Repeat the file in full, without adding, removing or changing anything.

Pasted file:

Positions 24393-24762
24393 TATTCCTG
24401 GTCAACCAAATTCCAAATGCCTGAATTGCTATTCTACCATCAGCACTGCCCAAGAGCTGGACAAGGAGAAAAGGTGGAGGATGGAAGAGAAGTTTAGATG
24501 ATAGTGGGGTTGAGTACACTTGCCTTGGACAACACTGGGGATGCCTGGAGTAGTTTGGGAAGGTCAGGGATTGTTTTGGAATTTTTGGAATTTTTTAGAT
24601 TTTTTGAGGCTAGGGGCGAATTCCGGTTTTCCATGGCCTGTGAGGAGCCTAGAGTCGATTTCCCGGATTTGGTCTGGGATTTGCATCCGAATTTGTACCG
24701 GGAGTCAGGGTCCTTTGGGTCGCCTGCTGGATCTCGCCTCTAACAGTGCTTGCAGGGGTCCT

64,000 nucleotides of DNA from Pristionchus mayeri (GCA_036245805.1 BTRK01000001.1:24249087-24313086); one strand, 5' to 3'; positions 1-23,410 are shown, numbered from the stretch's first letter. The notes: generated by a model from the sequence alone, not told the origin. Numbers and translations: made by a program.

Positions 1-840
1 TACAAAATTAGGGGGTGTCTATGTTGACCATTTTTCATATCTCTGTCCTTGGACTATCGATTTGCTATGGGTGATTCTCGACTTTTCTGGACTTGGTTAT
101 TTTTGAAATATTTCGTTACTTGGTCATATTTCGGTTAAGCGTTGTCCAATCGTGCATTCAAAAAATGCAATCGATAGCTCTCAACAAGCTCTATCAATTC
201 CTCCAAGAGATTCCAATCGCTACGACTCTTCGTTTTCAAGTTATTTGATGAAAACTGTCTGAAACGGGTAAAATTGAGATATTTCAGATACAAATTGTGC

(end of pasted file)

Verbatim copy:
Positions 24393-24762
24393 TATTCCTG
24401 GTCAACCAAATTCCAAATGCCTGAATTGCTATTCTACCATCAGCACTGCCCAAGAGCTGGACAAGGAGAAAAGGTGGAGGATGGAAGAGAAGTTTAGATG
24501 ATAGTGGGGTTGAGTACACTTGCCTTGGACAACACTGGGGATGCCTGGAGTAGTTTGGGAAGGTCAGGGATTGTTTTGGAATTTTTGGAATTTTTTAGAT
24601 TTTTTGAGGCTAGGGGCGAATTCCGGTTTTCCATGGCCTGTGAGGAGCCTAGAGTCGATTTCCCGGATTTGGTCTGGGATTTGCATCCGAATTTGTACCG
24701 GGAGTCAGGGTCCTTTGGGTCGCCTGCTGGATCTCGCCTCTAACAGTGCTTGCAGGGGTCCT

64,000 nucleotides of DNA from Pristionchus mayeri (GCA_036245805.1 BTRK01000001.1:24249087-24313086); one strand, 5' to 3'; positions 1-23,410 are shown, numbered from the stretch's first letter. The notes: generated by a model from the sequence alone, not told the origin. Numbers and translations: made by a program.

Positions 1-840
1 TACAAAATTAGGGGGTGTCTATGTTGACCATTTTTCATATCTCTGTCCTTGGACTATCGATTTGCTATGGGTGATTCTCGACTTTTCTGGACTTGGTTAT
101 TTTTGAAATATTTCGTTACTTGGTCATATTTCGGTTAAGCGTTGTCCAATCGTGCATTCAAAAAATGCAATCGATAGCTCTCAACAAGCTCTATCAATTC
201 CTCCAAGAGATTCCAATCGCTACGACTCTTCGTTTTCAAGTTATTTGATGAAAACTGTCTGAAACGGGTAAAATTGAGATATTTCAGATACAAATTGTGC